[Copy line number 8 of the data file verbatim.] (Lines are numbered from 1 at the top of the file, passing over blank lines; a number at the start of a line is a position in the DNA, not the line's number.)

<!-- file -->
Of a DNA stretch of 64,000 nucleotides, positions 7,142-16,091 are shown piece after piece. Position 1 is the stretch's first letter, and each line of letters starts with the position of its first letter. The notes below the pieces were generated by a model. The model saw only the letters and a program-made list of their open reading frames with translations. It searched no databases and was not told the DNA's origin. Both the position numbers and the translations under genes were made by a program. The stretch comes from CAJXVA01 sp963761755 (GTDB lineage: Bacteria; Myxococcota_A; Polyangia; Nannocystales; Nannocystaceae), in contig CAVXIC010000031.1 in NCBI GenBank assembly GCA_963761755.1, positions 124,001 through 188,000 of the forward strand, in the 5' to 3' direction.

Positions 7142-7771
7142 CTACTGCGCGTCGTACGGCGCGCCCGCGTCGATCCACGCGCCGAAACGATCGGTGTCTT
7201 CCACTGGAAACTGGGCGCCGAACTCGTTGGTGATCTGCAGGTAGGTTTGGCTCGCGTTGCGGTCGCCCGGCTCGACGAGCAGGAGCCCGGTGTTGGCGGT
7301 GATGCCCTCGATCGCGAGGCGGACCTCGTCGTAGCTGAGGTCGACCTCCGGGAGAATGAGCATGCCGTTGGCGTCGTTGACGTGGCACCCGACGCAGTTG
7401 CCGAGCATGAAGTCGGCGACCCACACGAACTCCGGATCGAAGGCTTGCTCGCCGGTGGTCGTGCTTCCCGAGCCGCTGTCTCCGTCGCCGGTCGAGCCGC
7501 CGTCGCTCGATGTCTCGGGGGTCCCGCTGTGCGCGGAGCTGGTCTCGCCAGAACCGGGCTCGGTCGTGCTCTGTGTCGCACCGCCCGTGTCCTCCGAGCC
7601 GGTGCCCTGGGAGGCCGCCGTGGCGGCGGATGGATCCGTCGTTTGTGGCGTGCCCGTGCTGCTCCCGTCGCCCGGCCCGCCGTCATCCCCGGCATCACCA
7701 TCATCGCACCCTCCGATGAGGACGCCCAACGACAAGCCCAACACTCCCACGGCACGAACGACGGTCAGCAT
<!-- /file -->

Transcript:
7601 GGTGCCCTGGGAGGCCGCCGTGGCGGCGGATGGATCCGTCGTTTGTGGCGTGCCCGTGCTGCTCCCGTCGCCCGGCCCGCCGTCATCCCCGGCATCACCA